Leading 3-D manufacturers like Sony, Panasonic and Samsung do not seem worried that a lack of enthusiasm for 3-D by North American audiences could cause lasting damage to sales. All three have introduced expensive new, high-end 3-D viewing technology for the home.
Both Sony and Panasonic have introduced new projectors. Sony’s VPL-HW30ES incorporates the latest lamp technology, dynamic lamp control system and a brightness level three times greater than the company’s first 3-D home projector, the VPL-VW90ES.
The VPL-HW30ES is equipped with Sony’s High Frame Rate 1920 x 1089 SXRD chip. This helps to reproduce sharp and smooth motion, and reduces the motion blur for a crisper image (Motionflow) and delivers a dynamic contrast ratio of 70,000:1 and brightness of 1,300lm. No complex lens switching between 2-D and 3-D is needed.
Panasonic has announced the development of a 3-D Full HD home theatre projector. In the earlier PT-AE4000E model, the company used 2.35:1 extra wide aspect cinemascope viewing with its Lens Memory Feature. Now it expands the viewing experience to 3-D, bringing a new level of large screen viewing experiences to the home.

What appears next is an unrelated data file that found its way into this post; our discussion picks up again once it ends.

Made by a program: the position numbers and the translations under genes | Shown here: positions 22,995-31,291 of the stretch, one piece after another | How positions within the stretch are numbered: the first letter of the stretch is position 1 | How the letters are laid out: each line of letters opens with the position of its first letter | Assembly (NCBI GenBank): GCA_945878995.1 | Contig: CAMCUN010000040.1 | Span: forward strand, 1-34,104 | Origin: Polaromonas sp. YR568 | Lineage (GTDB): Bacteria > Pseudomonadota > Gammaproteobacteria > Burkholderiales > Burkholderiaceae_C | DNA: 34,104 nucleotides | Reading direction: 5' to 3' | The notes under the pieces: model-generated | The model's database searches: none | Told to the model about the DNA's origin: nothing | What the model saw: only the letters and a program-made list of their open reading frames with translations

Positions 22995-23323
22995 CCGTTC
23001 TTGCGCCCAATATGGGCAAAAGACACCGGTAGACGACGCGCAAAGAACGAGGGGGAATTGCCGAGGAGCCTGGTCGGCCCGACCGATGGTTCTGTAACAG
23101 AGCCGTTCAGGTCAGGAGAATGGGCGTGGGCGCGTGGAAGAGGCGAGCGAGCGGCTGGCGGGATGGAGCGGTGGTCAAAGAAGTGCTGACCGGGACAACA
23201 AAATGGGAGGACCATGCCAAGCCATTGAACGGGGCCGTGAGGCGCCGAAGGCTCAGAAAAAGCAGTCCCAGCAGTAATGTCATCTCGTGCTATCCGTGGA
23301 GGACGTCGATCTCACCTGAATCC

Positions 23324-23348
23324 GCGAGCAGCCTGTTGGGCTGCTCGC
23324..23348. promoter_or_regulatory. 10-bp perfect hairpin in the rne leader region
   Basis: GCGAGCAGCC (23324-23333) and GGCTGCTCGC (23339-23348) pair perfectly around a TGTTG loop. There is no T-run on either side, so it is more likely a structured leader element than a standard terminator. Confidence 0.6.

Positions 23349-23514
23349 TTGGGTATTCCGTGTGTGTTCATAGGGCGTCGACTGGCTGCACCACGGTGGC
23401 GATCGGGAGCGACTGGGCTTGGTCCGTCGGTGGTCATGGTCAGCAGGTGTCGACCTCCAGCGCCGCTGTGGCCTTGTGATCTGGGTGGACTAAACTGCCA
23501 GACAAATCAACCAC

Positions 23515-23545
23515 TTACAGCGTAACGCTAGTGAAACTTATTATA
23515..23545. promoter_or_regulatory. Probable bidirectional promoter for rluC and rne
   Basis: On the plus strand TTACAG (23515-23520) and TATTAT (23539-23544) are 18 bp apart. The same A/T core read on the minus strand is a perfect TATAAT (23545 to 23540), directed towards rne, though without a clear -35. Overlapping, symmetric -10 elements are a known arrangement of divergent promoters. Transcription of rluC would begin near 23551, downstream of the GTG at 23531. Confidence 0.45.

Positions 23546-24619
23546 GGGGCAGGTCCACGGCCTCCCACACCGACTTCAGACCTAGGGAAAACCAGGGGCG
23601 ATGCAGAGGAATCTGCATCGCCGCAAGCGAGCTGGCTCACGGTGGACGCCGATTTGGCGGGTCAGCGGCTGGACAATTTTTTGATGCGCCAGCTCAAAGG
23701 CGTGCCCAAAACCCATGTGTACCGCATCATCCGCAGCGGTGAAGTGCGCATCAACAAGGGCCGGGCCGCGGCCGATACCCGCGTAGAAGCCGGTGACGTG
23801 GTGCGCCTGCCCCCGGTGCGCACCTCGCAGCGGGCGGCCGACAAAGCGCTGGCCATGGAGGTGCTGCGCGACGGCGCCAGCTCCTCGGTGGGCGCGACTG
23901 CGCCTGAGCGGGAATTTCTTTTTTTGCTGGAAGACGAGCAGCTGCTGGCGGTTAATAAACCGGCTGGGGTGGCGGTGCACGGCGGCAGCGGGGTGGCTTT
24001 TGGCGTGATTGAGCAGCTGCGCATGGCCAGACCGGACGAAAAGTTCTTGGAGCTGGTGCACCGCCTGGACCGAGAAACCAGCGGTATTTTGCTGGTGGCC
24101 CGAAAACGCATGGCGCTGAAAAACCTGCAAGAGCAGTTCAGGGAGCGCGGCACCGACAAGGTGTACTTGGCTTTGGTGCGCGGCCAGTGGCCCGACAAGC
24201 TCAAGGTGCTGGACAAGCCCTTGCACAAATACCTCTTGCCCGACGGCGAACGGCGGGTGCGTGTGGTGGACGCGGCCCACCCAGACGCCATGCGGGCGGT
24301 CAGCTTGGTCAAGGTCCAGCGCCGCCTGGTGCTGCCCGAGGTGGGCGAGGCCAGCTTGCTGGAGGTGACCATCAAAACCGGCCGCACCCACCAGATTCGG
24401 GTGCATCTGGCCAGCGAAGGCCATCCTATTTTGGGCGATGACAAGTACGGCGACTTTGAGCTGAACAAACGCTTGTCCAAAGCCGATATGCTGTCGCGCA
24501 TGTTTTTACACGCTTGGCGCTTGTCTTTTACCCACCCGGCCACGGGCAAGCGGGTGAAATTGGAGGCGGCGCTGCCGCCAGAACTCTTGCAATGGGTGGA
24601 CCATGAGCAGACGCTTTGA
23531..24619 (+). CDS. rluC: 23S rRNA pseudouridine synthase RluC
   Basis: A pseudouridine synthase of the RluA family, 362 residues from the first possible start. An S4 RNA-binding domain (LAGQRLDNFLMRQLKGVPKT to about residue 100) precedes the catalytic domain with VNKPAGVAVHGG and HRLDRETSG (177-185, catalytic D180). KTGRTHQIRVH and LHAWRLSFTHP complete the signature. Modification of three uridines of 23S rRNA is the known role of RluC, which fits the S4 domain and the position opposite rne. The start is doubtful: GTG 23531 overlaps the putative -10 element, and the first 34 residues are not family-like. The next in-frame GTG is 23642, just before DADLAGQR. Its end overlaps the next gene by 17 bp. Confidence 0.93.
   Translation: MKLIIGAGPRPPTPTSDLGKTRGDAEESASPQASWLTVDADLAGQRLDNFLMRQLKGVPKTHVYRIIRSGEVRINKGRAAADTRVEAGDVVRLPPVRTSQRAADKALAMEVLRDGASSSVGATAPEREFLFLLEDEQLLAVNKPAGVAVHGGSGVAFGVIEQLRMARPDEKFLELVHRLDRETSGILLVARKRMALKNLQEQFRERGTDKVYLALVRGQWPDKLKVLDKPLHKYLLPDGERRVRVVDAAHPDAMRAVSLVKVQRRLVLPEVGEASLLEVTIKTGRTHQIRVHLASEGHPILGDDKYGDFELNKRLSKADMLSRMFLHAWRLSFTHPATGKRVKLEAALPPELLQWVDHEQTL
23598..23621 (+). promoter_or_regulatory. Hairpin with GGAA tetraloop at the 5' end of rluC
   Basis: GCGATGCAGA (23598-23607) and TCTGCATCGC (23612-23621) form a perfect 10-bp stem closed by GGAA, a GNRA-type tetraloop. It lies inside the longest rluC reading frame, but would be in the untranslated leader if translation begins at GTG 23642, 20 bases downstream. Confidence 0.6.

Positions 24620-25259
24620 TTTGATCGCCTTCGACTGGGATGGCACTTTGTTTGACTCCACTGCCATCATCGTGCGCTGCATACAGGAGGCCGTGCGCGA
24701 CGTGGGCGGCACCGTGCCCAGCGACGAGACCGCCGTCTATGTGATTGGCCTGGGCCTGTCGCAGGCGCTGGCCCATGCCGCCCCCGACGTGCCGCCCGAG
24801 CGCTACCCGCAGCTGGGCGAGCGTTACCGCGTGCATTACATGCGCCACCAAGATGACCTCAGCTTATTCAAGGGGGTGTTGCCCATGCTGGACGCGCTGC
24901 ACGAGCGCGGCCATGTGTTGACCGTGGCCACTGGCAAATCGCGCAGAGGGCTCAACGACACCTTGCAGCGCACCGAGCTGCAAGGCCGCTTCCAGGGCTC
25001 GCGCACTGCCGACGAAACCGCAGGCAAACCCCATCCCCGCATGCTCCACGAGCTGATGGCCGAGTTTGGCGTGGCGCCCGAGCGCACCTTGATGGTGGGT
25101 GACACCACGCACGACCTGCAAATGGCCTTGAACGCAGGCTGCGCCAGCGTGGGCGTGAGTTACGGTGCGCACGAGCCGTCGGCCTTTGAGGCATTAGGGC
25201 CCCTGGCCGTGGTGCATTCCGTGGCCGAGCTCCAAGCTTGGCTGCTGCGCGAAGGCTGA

The new 3-D home theatre projector was developed in collaboration with Panasonic AVC Networks’ Emotive Technology Development Centre and Panasonic Hollywood Laboratory engineers, who have taken key roles in meeting industry standards for 3-D.
Samsung boosted the resolution of its 3-D monitors. The company introduced a 4000 x 2000 pixel resolution 3-D television set (so-called 4k-by-2k). The number of typical pixels was multiplied by a factor of 100,000.
That was done by shrinking pixels and using better transistors. In most cases, manufacturers can’t miniaturize pixels because the current silicon transistors can’t conduct electrons fast enough to work with smaller parts. Samsung, however, has metal oxide transistors, which can and do very well at conducting electrons quickly.
In addition, the implementation of the metal oxide backplanes is inexpensive and is one of the few mixes — IGZO: indium, gallium, and zinc — that work with current technology.
Current HDTV video comes in 1920 x 1080 or 1280 x 720-pixel resolutions, depending on whether it’s 720p or 1080i/1080p. A 1080p television set has a bit over 2 million pixels, so 4k-by-2k would a major leap in performance.